Last Saturday we drove to the Concord Auditorium to hear beloved children's book writer and illustrator Tomie de Paola talk about his 60 years in the business.   He spoke conversationally with interviewer Rebecca Rule and then answered questions. I was surprised and grateful to know that TD Bank was the primary sponsor with further support by the Rowley Agency.  We also discovered another independent bookstore in town, Gibsons.  (they supplied books to buy and get autographed.  I understand that Mr. DePaola stayed for TWO HOURS signing books.  Pretty generous for someone who described himself as 80 and a half!

We were asked not to take flash photos... which meant I only captured the aura of this saintly gnome.  (He's not actually wearing vestments.  But he claims that when you are an artist you MUST wear scarves.  His was of nearly Whovian length.    You can see a dozen professional (i.e. GOOD) photos on the NHHC website here.     The identifiable image at right is his publicity photo from the SCBWI.  Isn't he devilishly darling?

One little girl asked if he had children.  He noted he had been married for about five minutes to a French woman, and had never  had children.  Then he asked the girl if she would like to be HIS daughter.  She paused and ultimately said "No."  I'm thinking I might have said yes.  Or at least asked to be an honorary niece.
 I wish my phone camera had been able to capture the full charm of the childhood(?) drawing of a cat.

 You are most likely familiar with his first big hit, Strega Nona.  He's written and illustrated more than 200 books, many of which are retellings of folk tales or lives of lesser known Saints. Since I left the world of children's books, he also wrote a series of books about his childhood living at 26 Fairmount Street in Meriden, Connecticut.

Who knew that minor adventures, mishaps and major life changes, charmingly told, could be so enjoyable.  Think of the kindness of Beverly Cleary's family tales and the sense of "a different place; different time" of the Little House Books.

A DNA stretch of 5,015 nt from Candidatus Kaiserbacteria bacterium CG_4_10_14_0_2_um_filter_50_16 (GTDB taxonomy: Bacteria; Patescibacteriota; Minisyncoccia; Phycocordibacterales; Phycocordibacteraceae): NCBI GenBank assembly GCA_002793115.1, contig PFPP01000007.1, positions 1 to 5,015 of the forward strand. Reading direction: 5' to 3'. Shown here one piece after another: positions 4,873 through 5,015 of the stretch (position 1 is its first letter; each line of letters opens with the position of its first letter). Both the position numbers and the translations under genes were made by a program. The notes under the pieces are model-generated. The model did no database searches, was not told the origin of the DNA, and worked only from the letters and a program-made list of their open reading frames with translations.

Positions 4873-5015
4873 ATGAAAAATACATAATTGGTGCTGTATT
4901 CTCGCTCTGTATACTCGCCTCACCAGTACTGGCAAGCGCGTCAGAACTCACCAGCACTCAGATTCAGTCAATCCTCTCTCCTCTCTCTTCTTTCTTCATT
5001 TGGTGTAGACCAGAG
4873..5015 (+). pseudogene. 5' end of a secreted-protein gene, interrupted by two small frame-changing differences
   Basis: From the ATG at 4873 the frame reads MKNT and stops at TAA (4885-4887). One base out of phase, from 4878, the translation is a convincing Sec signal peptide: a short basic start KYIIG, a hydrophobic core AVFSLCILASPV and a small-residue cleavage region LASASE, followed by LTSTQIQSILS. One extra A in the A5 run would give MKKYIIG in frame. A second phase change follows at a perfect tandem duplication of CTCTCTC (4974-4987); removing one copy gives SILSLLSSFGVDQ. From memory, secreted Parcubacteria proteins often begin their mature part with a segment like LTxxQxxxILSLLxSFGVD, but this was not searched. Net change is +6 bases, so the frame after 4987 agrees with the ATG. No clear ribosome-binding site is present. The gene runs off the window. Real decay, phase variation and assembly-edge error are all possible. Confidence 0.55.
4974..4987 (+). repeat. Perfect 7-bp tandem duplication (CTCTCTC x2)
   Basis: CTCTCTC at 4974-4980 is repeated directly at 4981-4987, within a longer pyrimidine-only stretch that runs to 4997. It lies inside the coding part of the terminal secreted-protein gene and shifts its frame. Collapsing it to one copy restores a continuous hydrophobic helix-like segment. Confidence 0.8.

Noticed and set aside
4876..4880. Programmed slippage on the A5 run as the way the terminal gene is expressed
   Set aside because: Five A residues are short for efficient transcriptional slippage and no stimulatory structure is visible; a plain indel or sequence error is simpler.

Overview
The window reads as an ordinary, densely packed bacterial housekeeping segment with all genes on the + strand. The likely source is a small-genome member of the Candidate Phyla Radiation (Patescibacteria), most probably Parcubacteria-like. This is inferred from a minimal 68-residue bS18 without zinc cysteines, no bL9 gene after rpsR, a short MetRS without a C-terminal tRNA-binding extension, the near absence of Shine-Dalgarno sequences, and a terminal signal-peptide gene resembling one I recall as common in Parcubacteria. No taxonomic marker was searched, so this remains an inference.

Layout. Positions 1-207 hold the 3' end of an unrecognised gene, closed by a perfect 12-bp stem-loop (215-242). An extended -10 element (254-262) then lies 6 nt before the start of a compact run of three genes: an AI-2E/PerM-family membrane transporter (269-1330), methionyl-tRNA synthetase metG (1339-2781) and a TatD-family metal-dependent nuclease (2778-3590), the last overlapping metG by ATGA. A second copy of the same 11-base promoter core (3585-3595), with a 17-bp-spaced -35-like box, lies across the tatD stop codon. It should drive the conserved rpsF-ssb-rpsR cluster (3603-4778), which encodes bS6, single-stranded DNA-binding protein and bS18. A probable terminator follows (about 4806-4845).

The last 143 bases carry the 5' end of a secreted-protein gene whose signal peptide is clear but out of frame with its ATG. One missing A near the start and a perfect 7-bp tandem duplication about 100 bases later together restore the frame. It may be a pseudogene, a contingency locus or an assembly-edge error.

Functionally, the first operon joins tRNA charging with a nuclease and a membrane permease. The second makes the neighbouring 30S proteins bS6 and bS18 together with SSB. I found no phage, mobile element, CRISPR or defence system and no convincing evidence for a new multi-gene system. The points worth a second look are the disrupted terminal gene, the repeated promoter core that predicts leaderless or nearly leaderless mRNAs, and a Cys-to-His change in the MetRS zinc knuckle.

The customs from the Italian (paternal) and Irish (maternal) sides of the clan are recognized as noteworthy, but depicted as just the way things were.

He talked at some length about how he KNEW he wanted to draw and illustrate from the age of four.  AND how supportive his entire family was. He had twin Aunts who were professional photographers in New York City, and one of his Dad's cousins was a famous singer of the era, so the arts were a part of the atmosphere.  He repeated his Aunt's advice which really resonated with me:

He then told most of the story in The Art Lesson which included a teacher who didn't understand the art prodigy (at first) but who became a life long friend.
We had no patience for standing in line for autographs (I've gotten his autograph before, and my grown son has a signed copy of Strega Nona), but we did want to find the independent bookstore.  While I was there, I took pictures of the titles they hadn't taken to the auditorium.

He also talked about the support he gets from his editor, Nancy.  I had no idea that he would  have qualms about his drawings or story telling given his experience, success and crowds of adoring fans.  I, too, am grateful that Nancy Paulsen helps him keep keeping on.  (And envy that she gets to do so!)
You might think that because his illustrations (and fine art paintings) are so simple, he didn't have "real" training.  But he did.  He went to the Pratt Institute, and then spent almost 20 years teaching at various schools in New England and California.  It wasn't until then that he devoted full time to books and illustrations.
To my admittedly amateur eye, when you look at his work critically, the composition, design, color and "mood" meet all of the highest criteria.

  " I try to be as clear and simple as I can be in my illustrations so that the child can tell what is going on 
and what the emotions are. "
Of course, I've been a "fan" for years.  But what struck me more than anything else that afternoon was what a NICE HUMAN BEING Mr. DePaola is.  And I can be critical, judgmental and snarky (you probably know that if you read much of my blog!).   
After a reference to the many many books of bible stories, lives of the saints and so forth, the interviewer asked him at one point to identify what was important to him. He said that although one might expect it to be religion or God, is was actually Faith.  And Family.  And (of course) Love.  All I can say is that we would all be better off is we were as loving and lovable as Mr. DePaola.

Thank you for the lovely afternoon.